<regex>

public member function
<regex>

std::match_results::format

(1)
 string_type format (const char_type* fmt, 
    regex_constants::match_flag_type flags = regex_constants::format_default ) const;
(2)
template <class sT, class sA>
  basic_string<char_type, sT, sA> format (const basic_string<char_type, sT, sA>& fmt,
    regex_constants::match_flag_type flags = regex_constants::format_default ) const;
(3)
template <class OutputIterator, class sT, class sA>
  OutputIterator format ( OutputIterator out,
    const basic_string<char_type, sT, sA>& fmt,
    regex_constants::match_flag_type flags = regex_constants::format_default ) const;
(4)
template <class OutputIterator>
  OuputIterator format ( OutputIterator out,
    const char_type* fmt_first, const char_type* fmt_last,
    regex_constants::match_flag_type flags = regex_constants::format_default ) const;
Format replacement string
Versions (1) and (2) return a string object with a copy of fmt that has its format specifiers and escape sequences replaced by the characters they represent.

Versions (3) and (4) do the same but store the resulting character sequence in the range that starts at out.

The function uses the matches in the match_results object to replace the escape sequences referring to them.

The match_results object shall be ready, which happens after it has been passed as the proper argument in a call to either regex_match or regex_search.

Parameters

fmt
Format string.
This may include format specifiers and escape sequences that are replaced by the characters they represent. For format_default, the possible specifiers are:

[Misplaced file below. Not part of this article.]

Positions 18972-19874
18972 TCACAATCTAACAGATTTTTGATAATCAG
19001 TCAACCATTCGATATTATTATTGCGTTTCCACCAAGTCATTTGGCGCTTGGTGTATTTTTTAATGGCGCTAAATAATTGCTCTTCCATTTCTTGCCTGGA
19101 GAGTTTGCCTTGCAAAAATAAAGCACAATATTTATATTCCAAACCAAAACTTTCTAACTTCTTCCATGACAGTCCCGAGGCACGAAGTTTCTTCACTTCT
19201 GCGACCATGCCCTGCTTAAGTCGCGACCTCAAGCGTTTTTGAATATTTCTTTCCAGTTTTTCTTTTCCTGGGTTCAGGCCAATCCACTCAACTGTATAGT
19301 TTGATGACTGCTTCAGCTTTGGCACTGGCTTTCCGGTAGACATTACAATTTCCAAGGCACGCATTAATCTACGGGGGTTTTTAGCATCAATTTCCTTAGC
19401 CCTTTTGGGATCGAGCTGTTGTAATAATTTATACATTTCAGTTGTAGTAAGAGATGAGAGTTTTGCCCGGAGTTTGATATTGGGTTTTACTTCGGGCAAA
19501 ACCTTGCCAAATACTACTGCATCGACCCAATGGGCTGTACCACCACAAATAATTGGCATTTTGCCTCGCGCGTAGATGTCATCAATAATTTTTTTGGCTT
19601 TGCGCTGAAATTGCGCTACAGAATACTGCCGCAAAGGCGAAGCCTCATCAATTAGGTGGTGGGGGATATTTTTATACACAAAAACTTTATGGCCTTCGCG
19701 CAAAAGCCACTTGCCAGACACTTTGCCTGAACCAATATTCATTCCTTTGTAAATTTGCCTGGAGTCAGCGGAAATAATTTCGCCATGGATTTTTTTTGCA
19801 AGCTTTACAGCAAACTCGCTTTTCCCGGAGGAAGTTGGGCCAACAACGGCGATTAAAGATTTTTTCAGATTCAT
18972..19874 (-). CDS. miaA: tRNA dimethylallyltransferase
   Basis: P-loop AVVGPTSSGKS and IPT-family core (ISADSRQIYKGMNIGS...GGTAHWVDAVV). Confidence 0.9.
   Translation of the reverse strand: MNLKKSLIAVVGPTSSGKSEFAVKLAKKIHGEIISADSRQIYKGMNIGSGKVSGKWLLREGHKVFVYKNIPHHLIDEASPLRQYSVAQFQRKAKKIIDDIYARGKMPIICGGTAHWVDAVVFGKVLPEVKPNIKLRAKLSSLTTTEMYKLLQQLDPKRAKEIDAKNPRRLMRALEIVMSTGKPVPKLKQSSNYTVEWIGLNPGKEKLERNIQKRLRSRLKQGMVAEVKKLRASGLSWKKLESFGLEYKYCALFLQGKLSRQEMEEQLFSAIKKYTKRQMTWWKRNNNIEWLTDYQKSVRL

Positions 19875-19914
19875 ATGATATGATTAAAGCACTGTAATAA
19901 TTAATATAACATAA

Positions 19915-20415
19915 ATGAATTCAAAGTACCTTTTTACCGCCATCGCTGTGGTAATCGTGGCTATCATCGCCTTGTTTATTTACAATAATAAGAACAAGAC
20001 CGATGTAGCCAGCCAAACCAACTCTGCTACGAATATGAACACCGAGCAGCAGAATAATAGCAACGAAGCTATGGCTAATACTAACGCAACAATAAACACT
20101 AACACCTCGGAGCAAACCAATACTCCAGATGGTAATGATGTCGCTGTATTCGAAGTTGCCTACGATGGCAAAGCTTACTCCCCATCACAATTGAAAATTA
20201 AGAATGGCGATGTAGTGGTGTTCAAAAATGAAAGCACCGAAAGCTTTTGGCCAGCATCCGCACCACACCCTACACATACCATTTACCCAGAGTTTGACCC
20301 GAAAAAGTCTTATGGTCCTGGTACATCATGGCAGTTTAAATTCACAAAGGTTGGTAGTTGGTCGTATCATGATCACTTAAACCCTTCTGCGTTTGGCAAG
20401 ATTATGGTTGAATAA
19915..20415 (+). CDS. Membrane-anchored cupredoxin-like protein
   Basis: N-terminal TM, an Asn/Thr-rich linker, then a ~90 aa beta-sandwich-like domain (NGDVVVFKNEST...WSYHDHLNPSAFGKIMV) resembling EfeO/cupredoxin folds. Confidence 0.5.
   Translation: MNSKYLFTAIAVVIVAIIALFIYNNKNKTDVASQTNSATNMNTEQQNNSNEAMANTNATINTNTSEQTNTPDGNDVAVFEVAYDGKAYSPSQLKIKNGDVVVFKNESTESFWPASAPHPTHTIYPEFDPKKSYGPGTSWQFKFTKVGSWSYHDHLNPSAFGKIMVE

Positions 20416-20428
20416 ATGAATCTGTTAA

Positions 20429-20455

charactersreplacement
$nn-th backreference (i.e., a copy of the n-th matched group specified with parentheses in the regex pattern).
n must be an integer value designating a valid backreference, greater than 1, and of two digits at most.
$&A copy of the entire match
$`The prefix (i.e., the part of the target sequence that precedes the match).
$ยดThe suffix (i.e., the part of the target sequence that follows the match).
$$A single $ character.
flags
Flags used to interpret the format string.
One or more of these constants can be combined (using the bitwise OR operator, |) to form a valid bitmask value of type regex_constants::match_flag_type:
flag*effects on formatnotes
match_defaultDefaultSame as format_default.
This constant has a value of zero**.
match_not_bolNoneIgnored by this function.
See regex_constants for more info.
match_not_eol
match_not_bow
match_not_eow
match_any
match_not_null
match_continuous
match_prev_avail
format_defaultDefault formattingUses the standard formatting rules to replace matches (those used by ECMAScript's replace method).
This constant has a value of zero**.
format_sedsed formattingUses the same rules as the sed utility in POSIX to replace matches.
format_no_copyNo copyThe sections in the target sequence that do not match the regular expression are not copied when replacing matches.
format_first_onlyFirst onlyOnly the first occurrence of a regular expression is replaced.
* These bitmask flag names are available under the std::regex_constants namespace (see regex_constants for more details).
** Constants with a value of zero are ignored if some other flag is set.
match_flag_type is a type available under the std::regex_constants namespace.
out
Output Iterator pointing to a sequence of characters where the resulting string is stored.
fmt_first, fmt_last
Range on a sequence of characters containing the format string.

Return value

For (1) and (2) the resulting string as a string object.
For (3) and (4), the function returns out.

string_type is a member type, alias of the basic_string type that corresponds to the character type used in the sequence (e.g., string for cmatch and smatch).

Example

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// match_results::format
// - using cmatch, a standard alias of match_results<const char*>
#include <iostream>
#include <regex>

int main ()
{
  std::cmatch m;

  std::regex_match ( "subject", m, std::regex("(sub)(.*)") );

  std::cout << m.format ("the expression matched [$0].\n");
  std::cout << m.format ("with sub-expressions [$1] and [$2].\n");

  return 0;
}


Output:
the expression matched [subject].
with sub-expressions [sub] and [ject].


See also